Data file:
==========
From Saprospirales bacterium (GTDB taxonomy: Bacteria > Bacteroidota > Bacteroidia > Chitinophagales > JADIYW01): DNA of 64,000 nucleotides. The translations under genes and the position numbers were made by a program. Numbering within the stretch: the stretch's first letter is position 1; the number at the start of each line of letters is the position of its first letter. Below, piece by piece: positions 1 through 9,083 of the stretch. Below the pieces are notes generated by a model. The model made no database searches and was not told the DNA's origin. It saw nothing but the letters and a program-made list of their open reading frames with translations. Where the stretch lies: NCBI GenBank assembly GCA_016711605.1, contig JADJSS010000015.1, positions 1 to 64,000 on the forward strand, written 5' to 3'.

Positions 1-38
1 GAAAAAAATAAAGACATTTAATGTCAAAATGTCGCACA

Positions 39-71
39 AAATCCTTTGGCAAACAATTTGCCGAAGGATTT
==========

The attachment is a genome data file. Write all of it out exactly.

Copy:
From Saprospirales bacterium (GTDB taxonomy: Bacteria > Bacteroidota > Bacteroidia > Chitinophagales > JADIYW01): DNA of 64,000 nucleotides. The translations under genes and the position numbers were made by a program. Numbering within the stretch: the stretch's first letter is position 1; the number at the start of each line of letters is the position of its first letter. Below, piece by piece: positions 1 through 9,083 of the stretch. Below the pieces are notes generated by a model. The model made no database searches and was not told the DNA's origin. It saw nothing but the letters and a program-made list of their open reading frames with translations. Where the stretch lies: NCBI GenBank assembly GCA_016711605.1, contig JADJSS010000015.1, positions 1 to 64,000 on the forward strand, written 5' to 3'.

Positions 1-38
1 GAAAAAAATAAAGACATTTAATGTCAAAATGTCGCACA

Positions 39-71
39 AAATCCTTTGGCAAACAATTTGCCGAAGGATTT